Court reporting and stenography have origins that date back to 63 B.C. when a man named Marcus Tullius Tiro, who worked as a personal secretary, would take shorthand notes for the Roman philosopher Cicero. [1][2][3] He developed a system that used a combination of 4000 abbreviated Latin letters, Greek symbols, and other signs, that would help to quickly transcribe speeches made by Cicero. [2] This system became known as Tironian Notes and it was taught and expanded throughout the Medieval period where it grew to over 13,000 signs before its use declined around 1100 A.D. [2]

In the mid-1500s, British physician Timothie Bright published a 500-symbol shorthand system to be used among scholars and religious ministers. John Willis was the next person to publish a shorthand system in 1602 that was based on the English alphabet, as opposed to the previous systems that were based on symbols. In the late 1870s, American court reporter Miles Bartholomew invented the first stenotype machine which allowed court reporters to type faster than writing, making it the first major advancement in the industry. [2] However, the first commercially produced stenotype machine was not released until 1911. In 1914, the Ireland Stenotype Shorthand Machine beat out pen writers at the National Shorthand Reporters Association speed contest with a 99% accuracy. [3]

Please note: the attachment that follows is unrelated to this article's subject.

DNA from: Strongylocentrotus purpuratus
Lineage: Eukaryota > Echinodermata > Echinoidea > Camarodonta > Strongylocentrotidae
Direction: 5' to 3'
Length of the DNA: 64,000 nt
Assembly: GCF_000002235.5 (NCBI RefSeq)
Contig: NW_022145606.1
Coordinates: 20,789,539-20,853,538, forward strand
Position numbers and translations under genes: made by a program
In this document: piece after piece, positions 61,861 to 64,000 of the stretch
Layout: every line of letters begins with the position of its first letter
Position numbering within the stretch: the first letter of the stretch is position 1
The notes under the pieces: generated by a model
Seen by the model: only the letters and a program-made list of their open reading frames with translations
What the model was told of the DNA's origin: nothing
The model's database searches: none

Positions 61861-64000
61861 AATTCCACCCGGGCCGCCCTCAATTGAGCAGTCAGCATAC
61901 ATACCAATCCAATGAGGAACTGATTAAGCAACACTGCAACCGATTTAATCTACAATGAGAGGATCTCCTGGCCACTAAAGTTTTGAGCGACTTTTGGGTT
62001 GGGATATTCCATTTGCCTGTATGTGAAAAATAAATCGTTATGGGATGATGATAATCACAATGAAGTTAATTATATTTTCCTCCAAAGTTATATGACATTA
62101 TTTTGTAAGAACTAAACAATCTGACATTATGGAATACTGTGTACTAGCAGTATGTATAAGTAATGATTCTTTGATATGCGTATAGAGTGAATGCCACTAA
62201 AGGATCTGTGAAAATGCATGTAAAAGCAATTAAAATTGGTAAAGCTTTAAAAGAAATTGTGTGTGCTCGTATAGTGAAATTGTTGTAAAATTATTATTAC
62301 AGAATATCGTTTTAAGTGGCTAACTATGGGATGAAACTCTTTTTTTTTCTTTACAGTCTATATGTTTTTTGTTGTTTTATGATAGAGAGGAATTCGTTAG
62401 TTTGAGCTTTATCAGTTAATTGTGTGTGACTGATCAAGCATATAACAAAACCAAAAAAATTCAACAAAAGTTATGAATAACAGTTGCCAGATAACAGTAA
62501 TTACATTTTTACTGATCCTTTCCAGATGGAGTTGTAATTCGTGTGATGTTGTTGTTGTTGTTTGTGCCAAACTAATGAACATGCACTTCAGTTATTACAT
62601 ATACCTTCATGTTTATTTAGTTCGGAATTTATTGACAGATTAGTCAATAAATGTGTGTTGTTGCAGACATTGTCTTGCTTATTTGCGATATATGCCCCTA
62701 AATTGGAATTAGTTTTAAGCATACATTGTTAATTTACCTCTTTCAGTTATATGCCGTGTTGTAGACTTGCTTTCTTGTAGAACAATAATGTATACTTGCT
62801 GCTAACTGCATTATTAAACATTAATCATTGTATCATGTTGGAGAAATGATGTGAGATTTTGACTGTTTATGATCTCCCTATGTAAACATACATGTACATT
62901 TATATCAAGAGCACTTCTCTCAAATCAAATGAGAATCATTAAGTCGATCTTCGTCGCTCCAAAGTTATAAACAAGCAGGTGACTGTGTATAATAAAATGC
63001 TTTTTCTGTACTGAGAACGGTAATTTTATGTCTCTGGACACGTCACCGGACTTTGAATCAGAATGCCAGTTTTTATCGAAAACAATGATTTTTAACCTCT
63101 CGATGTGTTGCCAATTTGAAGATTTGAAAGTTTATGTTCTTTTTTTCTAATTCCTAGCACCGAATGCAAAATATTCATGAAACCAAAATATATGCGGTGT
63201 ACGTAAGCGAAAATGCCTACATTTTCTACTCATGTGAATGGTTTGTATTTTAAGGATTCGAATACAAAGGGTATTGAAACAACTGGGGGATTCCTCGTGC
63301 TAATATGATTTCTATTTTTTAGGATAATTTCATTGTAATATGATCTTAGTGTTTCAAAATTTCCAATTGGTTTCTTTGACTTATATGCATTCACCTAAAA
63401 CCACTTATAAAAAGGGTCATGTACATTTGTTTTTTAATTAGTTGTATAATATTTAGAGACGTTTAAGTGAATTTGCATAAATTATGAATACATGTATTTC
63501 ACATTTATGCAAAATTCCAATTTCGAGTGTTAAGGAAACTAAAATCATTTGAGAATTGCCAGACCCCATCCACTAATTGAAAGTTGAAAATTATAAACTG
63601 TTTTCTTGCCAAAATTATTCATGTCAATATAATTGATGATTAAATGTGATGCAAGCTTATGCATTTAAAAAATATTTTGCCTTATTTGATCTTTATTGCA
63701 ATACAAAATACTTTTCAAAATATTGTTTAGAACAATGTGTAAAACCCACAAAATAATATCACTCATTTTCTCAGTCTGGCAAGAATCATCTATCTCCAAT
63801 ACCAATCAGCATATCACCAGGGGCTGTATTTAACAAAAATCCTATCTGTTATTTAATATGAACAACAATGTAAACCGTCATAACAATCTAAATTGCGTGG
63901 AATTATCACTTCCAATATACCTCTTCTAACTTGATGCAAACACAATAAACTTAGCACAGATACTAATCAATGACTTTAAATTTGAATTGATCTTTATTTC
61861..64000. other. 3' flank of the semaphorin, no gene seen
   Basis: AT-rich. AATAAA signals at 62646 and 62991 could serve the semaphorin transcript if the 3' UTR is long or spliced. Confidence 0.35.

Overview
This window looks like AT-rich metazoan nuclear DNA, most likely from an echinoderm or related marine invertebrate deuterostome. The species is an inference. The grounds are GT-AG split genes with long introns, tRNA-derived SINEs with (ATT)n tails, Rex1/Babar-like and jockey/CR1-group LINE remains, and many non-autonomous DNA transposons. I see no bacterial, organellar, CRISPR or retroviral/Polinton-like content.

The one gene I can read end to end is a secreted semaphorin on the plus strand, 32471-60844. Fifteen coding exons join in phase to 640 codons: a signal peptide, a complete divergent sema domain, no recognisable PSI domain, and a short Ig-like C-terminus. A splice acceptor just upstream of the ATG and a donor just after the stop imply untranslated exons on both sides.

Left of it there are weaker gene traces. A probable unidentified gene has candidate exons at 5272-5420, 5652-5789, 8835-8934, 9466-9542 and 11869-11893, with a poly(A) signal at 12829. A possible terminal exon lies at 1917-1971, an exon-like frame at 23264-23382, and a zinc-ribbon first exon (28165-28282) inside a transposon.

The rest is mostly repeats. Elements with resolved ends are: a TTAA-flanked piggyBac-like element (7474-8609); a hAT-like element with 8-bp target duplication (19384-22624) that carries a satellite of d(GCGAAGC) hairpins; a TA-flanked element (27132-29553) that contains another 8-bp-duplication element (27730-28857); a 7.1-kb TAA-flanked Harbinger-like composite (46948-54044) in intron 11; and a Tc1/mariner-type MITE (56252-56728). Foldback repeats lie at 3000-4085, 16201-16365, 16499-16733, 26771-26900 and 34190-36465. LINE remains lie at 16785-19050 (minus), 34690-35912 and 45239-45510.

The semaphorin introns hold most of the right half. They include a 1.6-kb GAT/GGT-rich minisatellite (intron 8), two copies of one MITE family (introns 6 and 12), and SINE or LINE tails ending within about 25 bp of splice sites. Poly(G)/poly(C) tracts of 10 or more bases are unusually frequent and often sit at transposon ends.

In the 1960s, technological advancements to the stenography machine would allow it to be connected to a tape recorder and record computer translations, eliminating the need for paper notes. By 1987 the next stenography machine to be released included the ability to have steno notes transferred to a floppy disc and translated on a computer. The tech boom of the 90s introduced LCD screens on stenography machines with real-time translations from shorthand notes to English. [3]

The COVID-19 pandemic created many new complications in every industry, even court reporting. Although court reporters were now able to attend and transcribe multiple remote depositions every day from their own homes, they were also hindered by new challenges, like unclear audio from multiple participants being muddled in one audio stream or unnecessary background noises distracting the court reporter, making them unable to capture an accurate transcript. [3] These complications have opened up the market for companies to enhance their own noise cancellation and speech segmentation technology to help court reporters mitigate these issues.

While stenography technology has continuously evolved to fill the gaps as new issues have arisen, like including voice recognition, noise cancellation, and more, the need for a skilled court reporter has remained unchanged for centuries.


[1] Brooks, Adam. “The History of Court Reporting and Stenography.” Brooks Court Reporting, 13 July 2017,

[2] Connor Reporting. “The History of Court Reporters – Connor Reporting.” Connor Reporting, 21 Jan. 2019,

[3] vTestify. “Court Reporting Technology through History.” VTestify, 10 Feb. 2022,